Making transactions with Bitcoin is a breeze most of the time. There are some common problems that you can run into, but we will get to that later on. For now, let’s focus on the things that you need to know to make your first Bitcoin transaction.


Each and every Bitcoin wallet out there is equipped with the tools you need to facilitate transactions. To get started, you need to know how much Bitcoin you want to send and you also need an address to send them to. You also need to have some Bitcoin that you’ve purchased, mined or earned in some other way.


Afterward, you will need to set a transaction fee. This is the fee that is used to incentivize miners to mine a block. The optimal value is constantly changing, so it’s quite useful to use an online Bitcoin fee tool to help you determine the fees for your transaction. Your wallet may also provide you with a suggested fee, but not all of them do.


Bitcoin transactions are one-way! This means that you cannot request a chargeback or make changes to the details in the transaction. Once it’s sent, it’s gone. Make it your habit to double check every transaction you want to make, before you make it. This will ensure that you have everything covered on your end and can save you a lot of trouble in the long run.

After sending the transaction, it is transferred through the node network, where it is checked, validated and placed in the collective memory of the network. At this point, your transaction will be visible in the wallets of both payer and payee as unconfirmed.

Once miners create a valid POW, a whole batch of transactions is included together with this information to create a block, which is broadcast to the entire network, node by node. Every node, after confirming the block, broadcasts it deeper into the network. The nodes usually reach the same conclusion,

Shows how transactions correlate to one another
Bitcoin Transaction Diagram

When making Bitcoin transactions it is up to you as the receiving party to decide how many confirmations are necessary before the transaction is deemed valid. Most vendors opt-in for 3 confirmations, but you can go as long as you desire.

Transactions are more impervious to double-spending attacks if they are older since this requires any attacker to have a significant amount of hashing power in order to outperform the rest of the network. This is unlikely, due to the competitive nature of Bitcoin Mining.

Common Problems

Sometimes there are certain situations that can be perceived as problems by both the payer and payee. These are often symptoms showing slow validation of a transaction, a transaction not appearing at all. Other times, a transaction appears, gets validated and afterward disappears (only to reappear a few days later)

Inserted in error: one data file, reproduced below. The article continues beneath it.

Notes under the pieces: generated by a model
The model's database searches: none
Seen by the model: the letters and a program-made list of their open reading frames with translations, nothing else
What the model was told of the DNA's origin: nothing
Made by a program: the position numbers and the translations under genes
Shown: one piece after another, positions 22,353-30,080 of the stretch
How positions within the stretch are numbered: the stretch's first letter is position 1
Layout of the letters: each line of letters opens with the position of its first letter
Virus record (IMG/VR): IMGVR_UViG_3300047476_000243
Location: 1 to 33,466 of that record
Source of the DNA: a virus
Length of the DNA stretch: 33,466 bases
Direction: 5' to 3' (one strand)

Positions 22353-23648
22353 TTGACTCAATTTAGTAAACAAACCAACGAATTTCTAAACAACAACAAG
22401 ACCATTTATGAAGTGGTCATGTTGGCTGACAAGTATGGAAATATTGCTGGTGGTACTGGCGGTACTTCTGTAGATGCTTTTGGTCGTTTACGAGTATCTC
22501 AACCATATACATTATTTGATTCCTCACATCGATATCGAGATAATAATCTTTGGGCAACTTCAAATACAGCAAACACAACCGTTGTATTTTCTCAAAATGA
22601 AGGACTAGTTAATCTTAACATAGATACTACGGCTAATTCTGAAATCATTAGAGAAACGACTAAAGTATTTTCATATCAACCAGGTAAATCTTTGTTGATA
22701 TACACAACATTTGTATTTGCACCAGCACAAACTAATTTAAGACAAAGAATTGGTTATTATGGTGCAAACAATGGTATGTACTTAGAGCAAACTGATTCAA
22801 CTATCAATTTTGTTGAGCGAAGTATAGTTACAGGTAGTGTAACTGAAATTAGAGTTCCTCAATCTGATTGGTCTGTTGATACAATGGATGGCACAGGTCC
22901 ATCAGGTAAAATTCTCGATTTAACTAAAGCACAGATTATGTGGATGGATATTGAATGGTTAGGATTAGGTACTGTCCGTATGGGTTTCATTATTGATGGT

Let’s have a look at the most common causes of these symptoms:

  • Low Fees paid by sender
  • Network is overloaded
  • Orphan Block

How can you avoid these problems?

First of all, you need to ensure that you are always sending the transactions with a high-enough fee, in order to ensure that your transaction will get picked up in the first three blocks. Bitcoin transactions are already extremely cheap, costing only a fragment of a dollar every time. Trying to cut corners with fees will lead to a slow propagation of your transaction across the network and also it’s going to take longer for miners to pick it up and place it in a block.

The two other common situations are unfortunately unavoidable once they happen.

If the network is overloaded, it’s going to take some time for the transactions to finalize. You can speed up the process by paying a higher fee, which will ensure that miners will prioritize your transaction.

Orphan Blocks

These are blocks that are completely valid, contain correct POW hashes, but due to a longer chain following a different hashing structure are dropped by the network. Although it rarely happens, this can cause transactions to be stuck in what I like to call “Bitcoin Limbo”, appearing and disappearing from the wallet over the course of a day.

Most of the time though, your transaction will already be confirmed in the longer blockchain, so it won’t be a problem at all. This is just informational so that you understand what is happening if you see a transaction going from confirmed to unconfirmed.

You can mediate this situation by agreeing to wait for a certain period of time, or by requesting another payment once the initial payment has disappeared from your wallet. This can inadvertently cause the first payment to be considered as a double-spend.

The main suggestion is to wait out for a period of time, or until the transaction reappears in your wallet. This will happen once the network picks up your transaction and places it into a block.